Constants define how Newsletter behaves on specific cases which are usually not to be changed. But since WordPress works in very heterogeneous environments and sometime people have really particular needs, those constants can be redefined (at your own risk!).
Constants are defined using the PHP define(…) syntax and they can be set in your
wp-config.php file before Newsletter is loaded. Newsletter takes care to check if a constant is already set.
Note: constants cannot be redefined so if you set them in the wrong way Newsletter cannot adjust things later!
A value for a constant can be set using:
Please, do not play with your
wp-config.php if you’re unsure on how a PHP file can be edited. Anyway always keep a backup and be prepared to upload the copy if something goes wrong.
This is the folder where Newsletter saves internal logs. The log level can be set on main settings and, usually, a log file is generated for each different component or module. Log file names contains a secret token and are rotated monthly.
The folder name MUST NOT end with a slash.
The default value is
wp-content/logs/newsletter. The folder is created if it is not present.
This constant (ranging from 0 to 4) forces the log level of Newsletter and is applied to all modules. The log level can be set on the main settings panel but that values is ignored if the constant is defined.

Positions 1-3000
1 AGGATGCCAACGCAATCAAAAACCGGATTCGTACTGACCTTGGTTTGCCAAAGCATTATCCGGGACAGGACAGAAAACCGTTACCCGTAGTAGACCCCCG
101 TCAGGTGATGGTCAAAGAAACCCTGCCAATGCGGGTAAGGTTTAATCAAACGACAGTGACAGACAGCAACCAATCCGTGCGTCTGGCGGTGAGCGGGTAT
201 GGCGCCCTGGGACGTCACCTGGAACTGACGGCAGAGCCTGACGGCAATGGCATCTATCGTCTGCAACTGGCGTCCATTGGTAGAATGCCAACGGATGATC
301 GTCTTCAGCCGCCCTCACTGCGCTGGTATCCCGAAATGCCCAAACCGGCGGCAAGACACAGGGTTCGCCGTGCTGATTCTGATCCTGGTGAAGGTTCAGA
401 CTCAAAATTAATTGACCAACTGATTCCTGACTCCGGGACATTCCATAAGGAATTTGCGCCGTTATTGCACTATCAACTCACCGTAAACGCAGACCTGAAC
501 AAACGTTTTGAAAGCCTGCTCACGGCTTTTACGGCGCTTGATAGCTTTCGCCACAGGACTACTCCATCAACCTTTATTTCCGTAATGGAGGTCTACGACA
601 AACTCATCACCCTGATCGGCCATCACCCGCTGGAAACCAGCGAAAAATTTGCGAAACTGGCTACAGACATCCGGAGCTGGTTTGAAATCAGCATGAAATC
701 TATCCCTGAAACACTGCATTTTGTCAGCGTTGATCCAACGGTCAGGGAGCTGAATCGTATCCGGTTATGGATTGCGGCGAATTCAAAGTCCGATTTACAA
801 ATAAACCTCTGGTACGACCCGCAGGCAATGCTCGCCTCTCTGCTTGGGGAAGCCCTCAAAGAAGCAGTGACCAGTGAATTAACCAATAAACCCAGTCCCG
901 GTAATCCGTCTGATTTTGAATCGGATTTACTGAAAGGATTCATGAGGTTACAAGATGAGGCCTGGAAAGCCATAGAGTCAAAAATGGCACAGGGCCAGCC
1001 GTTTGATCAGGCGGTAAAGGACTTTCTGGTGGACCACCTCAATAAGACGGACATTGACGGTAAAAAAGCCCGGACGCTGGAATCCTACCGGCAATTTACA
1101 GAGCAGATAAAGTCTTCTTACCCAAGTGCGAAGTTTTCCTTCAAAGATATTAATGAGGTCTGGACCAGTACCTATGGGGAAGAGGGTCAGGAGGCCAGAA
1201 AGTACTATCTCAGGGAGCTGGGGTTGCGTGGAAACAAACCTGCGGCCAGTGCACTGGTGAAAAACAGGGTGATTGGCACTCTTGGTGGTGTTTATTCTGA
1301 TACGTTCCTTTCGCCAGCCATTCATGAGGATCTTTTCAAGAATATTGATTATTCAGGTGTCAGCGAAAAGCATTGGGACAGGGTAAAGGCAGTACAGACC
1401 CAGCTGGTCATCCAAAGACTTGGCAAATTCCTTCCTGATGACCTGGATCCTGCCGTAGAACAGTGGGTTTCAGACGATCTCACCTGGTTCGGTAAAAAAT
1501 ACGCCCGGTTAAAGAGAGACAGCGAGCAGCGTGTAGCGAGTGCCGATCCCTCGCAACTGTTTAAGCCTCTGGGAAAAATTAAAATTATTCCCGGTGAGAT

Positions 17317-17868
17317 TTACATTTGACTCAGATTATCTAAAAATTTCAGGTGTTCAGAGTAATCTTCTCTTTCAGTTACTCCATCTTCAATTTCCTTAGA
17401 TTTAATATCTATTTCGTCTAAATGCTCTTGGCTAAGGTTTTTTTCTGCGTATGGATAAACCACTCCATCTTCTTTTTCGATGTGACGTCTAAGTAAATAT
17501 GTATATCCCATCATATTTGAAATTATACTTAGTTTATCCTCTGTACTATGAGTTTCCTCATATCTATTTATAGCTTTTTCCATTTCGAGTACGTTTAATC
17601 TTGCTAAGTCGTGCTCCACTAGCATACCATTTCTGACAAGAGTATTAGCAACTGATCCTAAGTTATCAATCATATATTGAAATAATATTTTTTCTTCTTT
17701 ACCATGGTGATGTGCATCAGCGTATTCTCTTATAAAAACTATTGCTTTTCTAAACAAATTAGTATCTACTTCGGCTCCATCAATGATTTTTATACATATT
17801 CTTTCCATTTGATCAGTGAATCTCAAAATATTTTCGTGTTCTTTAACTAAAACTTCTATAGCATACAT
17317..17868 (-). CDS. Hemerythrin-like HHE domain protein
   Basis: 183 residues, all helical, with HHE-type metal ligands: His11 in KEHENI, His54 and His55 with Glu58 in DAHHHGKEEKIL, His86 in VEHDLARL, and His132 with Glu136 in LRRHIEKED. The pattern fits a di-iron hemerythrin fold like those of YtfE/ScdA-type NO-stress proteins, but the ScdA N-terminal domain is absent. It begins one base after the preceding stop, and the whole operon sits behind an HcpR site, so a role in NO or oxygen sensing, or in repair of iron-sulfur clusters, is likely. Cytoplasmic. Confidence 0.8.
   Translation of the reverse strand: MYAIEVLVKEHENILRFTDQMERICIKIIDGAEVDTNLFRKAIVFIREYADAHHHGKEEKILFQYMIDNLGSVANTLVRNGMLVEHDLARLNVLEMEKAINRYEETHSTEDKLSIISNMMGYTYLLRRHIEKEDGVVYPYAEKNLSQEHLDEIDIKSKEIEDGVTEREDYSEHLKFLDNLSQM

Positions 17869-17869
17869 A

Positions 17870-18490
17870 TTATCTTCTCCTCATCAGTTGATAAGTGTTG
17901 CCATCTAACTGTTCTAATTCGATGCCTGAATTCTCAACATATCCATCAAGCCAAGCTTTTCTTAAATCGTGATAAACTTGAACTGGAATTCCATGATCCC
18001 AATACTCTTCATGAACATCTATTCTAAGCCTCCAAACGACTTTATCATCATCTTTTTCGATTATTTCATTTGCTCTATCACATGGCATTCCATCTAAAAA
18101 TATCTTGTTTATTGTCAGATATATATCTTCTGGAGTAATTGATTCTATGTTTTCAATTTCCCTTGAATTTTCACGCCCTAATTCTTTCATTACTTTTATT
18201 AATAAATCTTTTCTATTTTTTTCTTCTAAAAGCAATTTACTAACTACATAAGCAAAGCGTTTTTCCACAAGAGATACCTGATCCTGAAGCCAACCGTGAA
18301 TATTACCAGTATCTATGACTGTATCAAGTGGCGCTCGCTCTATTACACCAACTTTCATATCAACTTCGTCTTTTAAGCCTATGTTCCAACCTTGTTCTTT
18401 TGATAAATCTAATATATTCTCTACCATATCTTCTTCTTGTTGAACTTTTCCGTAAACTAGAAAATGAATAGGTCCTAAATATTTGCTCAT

Can be used to set the license key instead to set it on the main settings. In the main settings the license key will be detected but not shown.
Since version 4.8.9.
If set to
false blocks the internal image resize which generates pixel perfect images when adding them to your newsletter. When the feature is disabled, images are added to newsletters as loaded in the media library (could lead to not perfect message display on some email clients).
This options is available for who is storing the media outside the blog.
Be warned: do not ask for support if you change this value and you then have delivery issues. Changing this value does not make the delivery engine working better or the the (sometime problematic) WordPress scheduler to work smoothly.
This sets the interval in seconds of the internal delivery engine. It is set by default to 300 seconds. Some people experimented with a value of 60 seconds and setting up an adequate cron trigger to reduce the mail load on the SMTP server. It’s not for everyone!
It disables the addons (both free and commercial) update: no notification of update available will be shown. To update an addons it must be removed, downloaded from the account panel and reinstalled.
If set to true, it disables the admin side warning about the not working scheduler.